I received an email recently from the club asking about my opinions about a few topics, but the questions were quite clearly hinting at our thoughts about a move to a new stadium. What a surprise. Well, I fully expect that the club will announce shortly that – “following a random sample of season-ticket holders and members” – the majority of Chelsea fans back a move to a new 60,000 stadium. Excuse my cynicism, but that would be a nimble piece of marketing by Chelsea, pushing through more propaganda in their desire to “up sticks” from our beloved stadium. Well, I will say one thing; it is a shame that more of the same fans couldn’t be bothered to fill 31,500 seats at Wembley.
Not many Spurs flags. More Chelsea ones.
Dare I mention the silence for the Hillsborough victims?
Notwithstanding Liverpool’s wish to avoid playing on the 23rd. anniversary of Hillsborough which then forced the F.A. to schedule us at a ludicrous time on the Sunday before a CL semi-final against the best team on the planet…notwithstanding all that…there was simply no reason for a few fools to besmirch the memory of the 96 fans who lost their lives all those years ago.
I glowered at two imbeciles in the row behind me, faces contorted with drunken rage, shouting obscenities.
Now is not the time to write about the events of that horrific day in Sheffield in 1989 – and Liverpool fans were not without blame – but it truly saddened me that a minority of Chelsea fans behaved in such a way in 2012.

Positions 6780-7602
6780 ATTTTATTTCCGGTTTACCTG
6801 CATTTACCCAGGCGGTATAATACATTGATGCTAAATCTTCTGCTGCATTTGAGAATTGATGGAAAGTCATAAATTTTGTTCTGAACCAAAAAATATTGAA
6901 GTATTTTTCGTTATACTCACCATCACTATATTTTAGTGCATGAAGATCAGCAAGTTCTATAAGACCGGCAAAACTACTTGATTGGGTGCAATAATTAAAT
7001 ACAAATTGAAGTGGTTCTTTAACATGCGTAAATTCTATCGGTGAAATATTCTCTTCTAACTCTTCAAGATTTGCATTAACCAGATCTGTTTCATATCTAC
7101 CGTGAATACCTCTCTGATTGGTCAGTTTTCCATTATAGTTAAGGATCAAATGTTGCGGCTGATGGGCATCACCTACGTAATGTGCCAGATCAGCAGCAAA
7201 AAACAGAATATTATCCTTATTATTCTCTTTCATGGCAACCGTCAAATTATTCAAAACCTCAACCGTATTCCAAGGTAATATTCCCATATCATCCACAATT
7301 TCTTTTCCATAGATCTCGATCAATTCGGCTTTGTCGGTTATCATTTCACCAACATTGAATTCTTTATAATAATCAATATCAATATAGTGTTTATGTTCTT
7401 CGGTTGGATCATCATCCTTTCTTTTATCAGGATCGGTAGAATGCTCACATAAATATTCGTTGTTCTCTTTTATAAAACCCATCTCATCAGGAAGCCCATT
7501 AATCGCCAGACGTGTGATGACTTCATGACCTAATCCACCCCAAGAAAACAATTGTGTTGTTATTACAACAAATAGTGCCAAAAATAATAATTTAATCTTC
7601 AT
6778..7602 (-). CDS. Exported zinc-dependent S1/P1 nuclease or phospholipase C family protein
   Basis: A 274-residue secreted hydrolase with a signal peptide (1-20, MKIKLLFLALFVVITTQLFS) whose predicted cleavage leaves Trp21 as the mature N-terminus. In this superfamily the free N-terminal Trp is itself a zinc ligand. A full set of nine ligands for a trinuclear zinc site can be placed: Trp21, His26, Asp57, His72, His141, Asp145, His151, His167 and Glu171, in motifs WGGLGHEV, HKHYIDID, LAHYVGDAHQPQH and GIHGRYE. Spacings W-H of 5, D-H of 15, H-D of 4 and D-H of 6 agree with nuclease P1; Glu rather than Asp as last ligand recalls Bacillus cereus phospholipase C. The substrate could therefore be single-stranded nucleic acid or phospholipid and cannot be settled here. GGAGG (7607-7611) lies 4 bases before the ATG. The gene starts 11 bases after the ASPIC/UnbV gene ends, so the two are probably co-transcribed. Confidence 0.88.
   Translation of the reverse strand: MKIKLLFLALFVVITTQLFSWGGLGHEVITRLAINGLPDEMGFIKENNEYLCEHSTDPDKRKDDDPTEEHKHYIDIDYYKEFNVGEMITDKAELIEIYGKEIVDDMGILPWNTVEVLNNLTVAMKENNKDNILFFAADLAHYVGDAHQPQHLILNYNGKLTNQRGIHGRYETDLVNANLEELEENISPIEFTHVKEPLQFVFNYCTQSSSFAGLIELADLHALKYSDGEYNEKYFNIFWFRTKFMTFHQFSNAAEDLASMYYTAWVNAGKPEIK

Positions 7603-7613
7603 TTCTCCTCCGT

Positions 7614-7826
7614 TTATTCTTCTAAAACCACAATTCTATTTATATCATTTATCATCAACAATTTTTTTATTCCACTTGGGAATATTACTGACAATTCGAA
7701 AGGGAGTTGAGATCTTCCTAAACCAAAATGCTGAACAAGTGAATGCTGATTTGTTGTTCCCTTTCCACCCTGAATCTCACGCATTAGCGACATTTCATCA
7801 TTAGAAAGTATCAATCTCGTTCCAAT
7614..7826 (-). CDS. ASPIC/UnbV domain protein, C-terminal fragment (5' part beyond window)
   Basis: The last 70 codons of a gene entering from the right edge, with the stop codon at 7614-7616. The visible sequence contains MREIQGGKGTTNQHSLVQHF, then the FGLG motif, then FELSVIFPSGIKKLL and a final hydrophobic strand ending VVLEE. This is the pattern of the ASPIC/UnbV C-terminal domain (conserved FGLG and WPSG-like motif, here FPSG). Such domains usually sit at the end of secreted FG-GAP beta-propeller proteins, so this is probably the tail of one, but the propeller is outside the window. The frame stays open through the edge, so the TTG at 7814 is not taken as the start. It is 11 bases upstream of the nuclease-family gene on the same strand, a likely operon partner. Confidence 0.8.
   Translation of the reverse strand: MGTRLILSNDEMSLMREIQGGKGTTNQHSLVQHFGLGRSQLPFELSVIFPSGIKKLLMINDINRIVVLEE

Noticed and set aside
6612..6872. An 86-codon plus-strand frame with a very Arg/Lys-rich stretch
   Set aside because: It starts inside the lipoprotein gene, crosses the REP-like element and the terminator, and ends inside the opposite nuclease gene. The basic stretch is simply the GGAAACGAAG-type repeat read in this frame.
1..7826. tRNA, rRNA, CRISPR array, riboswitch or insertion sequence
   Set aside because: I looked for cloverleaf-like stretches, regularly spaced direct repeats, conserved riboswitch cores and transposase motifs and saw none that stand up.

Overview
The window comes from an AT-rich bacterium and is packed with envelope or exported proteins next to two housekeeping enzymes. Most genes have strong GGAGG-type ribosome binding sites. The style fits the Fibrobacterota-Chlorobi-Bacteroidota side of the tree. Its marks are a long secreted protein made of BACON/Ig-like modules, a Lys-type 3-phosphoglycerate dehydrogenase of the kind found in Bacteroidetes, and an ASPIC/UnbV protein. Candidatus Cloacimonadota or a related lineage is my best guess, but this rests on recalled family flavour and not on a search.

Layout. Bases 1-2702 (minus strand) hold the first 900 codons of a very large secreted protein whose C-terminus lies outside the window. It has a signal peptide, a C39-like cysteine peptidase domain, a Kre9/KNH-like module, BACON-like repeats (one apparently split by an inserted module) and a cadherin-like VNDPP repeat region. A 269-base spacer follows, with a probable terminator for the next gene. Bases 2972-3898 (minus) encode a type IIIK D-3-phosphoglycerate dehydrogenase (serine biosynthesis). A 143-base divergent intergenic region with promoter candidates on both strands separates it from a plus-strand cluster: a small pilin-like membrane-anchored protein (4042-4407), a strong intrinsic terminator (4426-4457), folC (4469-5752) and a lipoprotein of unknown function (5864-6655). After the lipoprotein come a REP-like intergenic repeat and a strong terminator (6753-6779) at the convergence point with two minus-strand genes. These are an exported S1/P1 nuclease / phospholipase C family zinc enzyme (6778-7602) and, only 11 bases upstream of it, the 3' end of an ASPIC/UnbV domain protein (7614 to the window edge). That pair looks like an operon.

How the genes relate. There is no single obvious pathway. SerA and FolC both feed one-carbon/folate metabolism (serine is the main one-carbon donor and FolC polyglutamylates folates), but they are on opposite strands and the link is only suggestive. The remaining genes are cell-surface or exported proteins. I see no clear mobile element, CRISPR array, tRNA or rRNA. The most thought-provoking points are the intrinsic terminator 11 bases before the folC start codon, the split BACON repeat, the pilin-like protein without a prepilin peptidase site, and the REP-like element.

Jose Bosingwa in. Didier Drogba in. Mikel in.
The first-half was played out in front of a fading sun, with Chelsea only occasionally breaking into strong positions. A few players were soon the target of a few mates’ ire. Gary is not backward in coming forward in moments like these and his caustic comments brought a mixture of anger and mirth to the occasion –
“Fcuking ‘ell Kalou – your boots are worth more than you are.”
Of the two sets of fans, Spurs seemed more audible, though not up to their 2008 levels. The dirge-like “Oh When The Spurs” echoed around the west end, but we couldn’t respond. Our little group of mates, ably supported by a few others in the vicinity, tried our damnedest to get things moving, but we were met with opposition.